+chandlerc, aaronballman, in case there are additional carryovers and/or issues from the review thread which I’ve left out.
I have a patch up for review[1, 2] that attempts to replace LLVM’s mutex implementation with std::mutex and std::recursive_mutex. While the patch seems to work, there are questions surrounding whether or not the approach used is correct.
I’ll try to summarize the issues as best I can, in hopes of getting some feedback from a broader audience, to make sure this is done correctly:
- Should support multi-threading be a compile-time or runtime parameter in LLVM?
Currently it is both. It is compile-time through the use of the define LLVM_ENABLE_THREADS, and it is runtime through the use of functions llvm_start_multithreaded, llvm_is_multithreaded, etc. I and some others feel like runtime support for multi-threading could be removed, and it should be compile-time only. However, I am not aware of all the ways in which this is being used, so this is where I would like some feedback. The issues I have with runtime multithreading support are the following:
It leads to confusing code. At any given point, is multi-threading enabled or disabled? You never know without calling llvm_is_multithreaded, but even calling that is inherently racy, because someone else could disable it after it returns.
It leads to subtle bugs. clang_createIndex, the first time it’s called, enables multi-threading. What happens if someone else disables it later? Things like this shouldn’t even be possible.
Not all platforms even support threading to begin with. This works now because llvm_start_multithreaded(), if the compile time flag is set to disable threads, simply does nothing. But this decision should be made by someone else. Nobody really checks the return value from llvm_start_multithreaded anyway, so there’s already probably bugs where someone tries to start multi-threading, and it fails.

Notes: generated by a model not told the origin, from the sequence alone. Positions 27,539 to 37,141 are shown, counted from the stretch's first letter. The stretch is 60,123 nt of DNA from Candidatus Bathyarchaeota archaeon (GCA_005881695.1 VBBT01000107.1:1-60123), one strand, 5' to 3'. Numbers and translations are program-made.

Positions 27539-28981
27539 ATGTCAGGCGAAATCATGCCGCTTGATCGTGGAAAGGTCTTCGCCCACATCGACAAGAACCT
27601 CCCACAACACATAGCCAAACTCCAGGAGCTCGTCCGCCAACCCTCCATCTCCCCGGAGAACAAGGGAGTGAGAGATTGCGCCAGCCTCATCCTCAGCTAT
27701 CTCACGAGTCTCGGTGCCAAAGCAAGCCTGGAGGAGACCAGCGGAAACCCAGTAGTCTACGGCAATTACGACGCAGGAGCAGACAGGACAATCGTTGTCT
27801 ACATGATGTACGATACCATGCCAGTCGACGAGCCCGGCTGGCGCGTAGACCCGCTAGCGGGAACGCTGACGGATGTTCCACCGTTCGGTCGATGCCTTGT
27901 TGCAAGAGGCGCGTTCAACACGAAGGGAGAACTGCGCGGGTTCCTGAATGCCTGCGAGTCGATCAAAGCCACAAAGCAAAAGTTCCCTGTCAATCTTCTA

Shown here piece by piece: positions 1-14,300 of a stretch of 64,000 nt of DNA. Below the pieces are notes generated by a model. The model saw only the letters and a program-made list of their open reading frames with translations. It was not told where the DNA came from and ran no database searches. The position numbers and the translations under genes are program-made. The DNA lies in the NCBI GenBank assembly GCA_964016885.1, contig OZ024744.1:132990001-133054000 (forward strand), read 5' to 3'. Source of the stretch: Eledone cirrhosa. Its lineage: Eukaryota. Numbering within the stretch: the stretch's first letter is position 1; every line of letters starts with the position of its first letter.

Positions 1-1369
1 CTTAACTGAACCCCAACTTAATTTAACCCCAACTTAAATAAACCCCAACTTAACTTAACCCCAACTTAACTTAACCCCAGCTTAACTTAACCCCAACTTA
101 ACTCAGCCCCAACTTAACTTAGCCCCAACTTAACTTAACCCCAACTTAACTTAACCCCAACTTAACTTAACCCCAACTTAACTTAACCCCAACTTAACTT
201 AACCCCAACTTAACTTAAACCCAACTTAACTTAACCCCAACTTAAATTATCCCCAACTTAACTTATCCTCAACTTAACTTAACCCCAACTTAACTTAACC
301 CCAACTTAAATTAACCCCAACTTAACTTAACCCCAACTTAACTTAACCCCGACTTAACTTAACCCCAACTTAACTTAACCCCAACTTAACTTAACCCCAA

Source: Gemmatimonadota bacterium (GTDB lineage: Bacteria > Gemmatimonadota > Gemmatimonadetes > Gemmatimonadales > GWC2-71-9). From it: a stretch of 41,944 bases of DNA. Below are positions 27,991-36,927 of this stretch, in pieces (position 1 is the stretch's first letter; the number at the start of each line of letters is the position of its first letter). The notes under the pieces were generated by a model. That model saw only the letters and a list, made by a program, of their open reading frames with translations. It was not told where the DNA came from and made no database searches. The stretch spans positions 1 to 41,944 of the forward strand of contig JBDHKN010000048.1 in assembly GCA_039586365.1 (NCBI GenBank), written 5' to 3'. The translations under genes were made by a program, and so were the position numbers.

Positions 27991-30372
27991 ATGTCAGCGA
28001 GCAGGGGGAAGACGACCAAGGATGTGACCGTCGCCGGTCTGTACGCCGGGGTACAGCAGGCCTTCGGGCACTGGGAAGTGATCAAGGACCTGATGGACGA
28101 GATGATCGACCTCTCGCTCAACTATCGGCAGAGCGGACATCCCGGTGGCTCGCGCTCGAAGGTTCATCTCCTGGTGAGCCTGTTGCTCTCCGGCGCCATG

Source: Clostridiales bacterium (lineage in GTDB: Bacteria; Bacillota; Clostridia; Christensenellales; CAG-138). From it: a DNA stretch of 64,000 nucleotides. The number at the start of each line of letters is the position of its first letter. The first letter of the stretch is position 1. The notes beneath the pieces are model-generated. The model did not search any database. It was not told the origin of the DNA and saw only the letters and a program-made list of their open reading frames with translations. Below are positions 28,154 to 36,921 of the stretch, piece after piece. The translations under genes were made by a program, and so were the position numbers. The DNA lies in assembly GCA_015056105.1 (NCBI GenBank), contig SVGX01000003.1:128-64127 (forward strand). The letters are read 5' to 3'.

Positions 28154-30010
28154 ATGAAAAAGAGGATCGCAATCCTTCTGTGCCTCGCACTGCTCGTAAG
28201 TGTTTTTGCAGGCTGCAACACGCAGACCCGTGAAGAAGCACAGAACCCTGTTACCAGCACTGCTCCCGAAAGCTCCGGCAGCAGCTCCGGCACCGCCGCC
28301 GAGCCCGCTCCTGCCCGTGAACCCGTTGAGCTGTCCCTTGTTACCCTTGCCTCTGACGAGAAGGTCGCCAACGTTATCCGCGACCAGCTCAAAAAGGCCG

What does it actually mean to turn multi-threading support on and off?
Anybody that tries to do this is almost certainly broken due to some edge cases about when it’s on and when it’s off. So this goes back to the first two points about confusing code and subtle bugs.
- What should happen when you try to acquire a mutex in an app with threading disabled?
If this is a compile-time parameter, the solution is simple: make an empty mutex class that satisfies the Lockable concept, and have its methods do nothing. Then typedef something like llvm::mutex to be either std::mutex or llvm::null_mutex accordingly. If this is a runtime parameter, it’s more complicated, and we should ask ourselves whether or not it’s necessary to avoid the overhead of acquiring an uncontended mutex in single threaded apps. For what it’s worth, all reasonable STL implementations will use a lightweight mutex implementation, which generally require less than 100 nanoseconds to acquire uncontended, so I think we don’t need to care, but again some feedback would be nice.
- We have some debug code in our mutex implementation that is intended to try to help catch deadlocks and/or race conditions. Do we need this code?
I think we can get by without it, but again some feedback about how, if at all, people are using this would be nice. For example, if you want to detect deadlocks and race conditions you can use TSan.